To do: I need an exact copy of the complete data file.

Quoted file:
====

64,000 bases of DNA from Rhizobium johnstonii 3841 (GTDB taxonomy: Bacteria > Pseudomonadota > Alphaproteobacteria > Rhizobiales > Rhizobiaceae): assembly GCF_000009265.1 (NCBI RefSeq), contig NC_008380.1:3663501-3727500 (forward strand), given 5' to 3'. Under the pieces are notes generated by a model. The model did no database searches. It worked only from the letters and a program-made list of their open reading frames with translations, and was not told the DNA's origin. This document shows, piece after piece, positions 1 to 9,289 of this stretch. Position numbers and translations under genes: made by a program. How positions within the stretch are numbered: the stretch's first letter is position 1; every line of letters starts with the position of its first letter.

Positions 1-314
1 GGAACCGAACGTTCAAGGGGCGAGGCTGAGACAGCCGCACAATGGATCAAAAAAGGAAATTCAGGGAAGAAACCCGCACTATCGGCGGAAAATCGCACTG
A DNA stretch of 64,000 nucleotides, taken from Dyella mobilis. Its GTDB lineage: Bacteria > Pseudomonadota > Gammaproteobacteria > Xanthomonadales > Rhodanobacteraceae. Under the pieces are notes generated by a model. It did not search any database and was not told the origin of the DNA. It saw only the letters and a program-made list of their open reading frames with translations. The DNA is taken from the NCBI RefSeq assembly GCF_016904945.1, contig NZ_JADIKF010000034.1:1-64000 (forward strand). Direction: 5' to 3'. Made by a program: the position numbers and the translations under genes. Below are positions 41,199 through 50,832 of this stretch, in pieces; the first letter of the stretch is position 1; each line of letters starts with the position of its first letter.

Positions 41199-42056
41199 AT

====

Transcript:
64,000 bases of DNA from Rhizobium johnstonii 3841 (GTDB taxonomy: Bacteria > Pseudomonadota > Alphaproteobacteria > Rhizobiales > Rhizobiaceae): assembly GCF_000009265.1 (NCBI RefSeq), contig NC_008380.1:3663501-3727500 (forward strand), given 5' to 3'. Under the pieces are notes generated by a model. The model did no database searches. It worked only from the letters and a program-made list of their open reading frames with translations, and was not told the DNA's origin. This document shows, piece after piece, positions 1 to 9,289 of this stretch. Position numbers and translations under genes: made by a program. How positions within the stretch are numbered: the stretch's first letter is position 1; every line of letters starts with the position of its first letter.

Positions 1-314
1 GGAACCGAACGTTCAAGGGGCGAGGCTGAGACAGCCGCACAATGGATCAAAAAAGGAAATTCAGGGAAGAAACCCGCACTATCGGCGGAAAATCGCACTG
A DNA stretch of 64,000 nucleotides, taken from Dyella mobilis. Its GTDB lineage: Bacteria > Pseudomonadota > Gammaproteobacteria > Xanthomonadales > Rhodanobacteraceae. Under the pieces are notes generated by a model. It did not search any database and was not told the origin of the DNA. It saw only the letters and a program-made list of their open reading frames with translations. The DNA is taken from the NCBI RefSeq assembly GCF_016904945.1, contig NZ_JADIKF010000034.1:1-64000 (forward strand). Direction: 5' to 3'. Made by a program: the position numbers and the translations under genes. Below are positions 41,199 through 50,832 of this stretch, in pieces; the first letter of the stretch is position 1; each line of letters starts with the position of its first letter.

Positions 41199-42056
41199 AT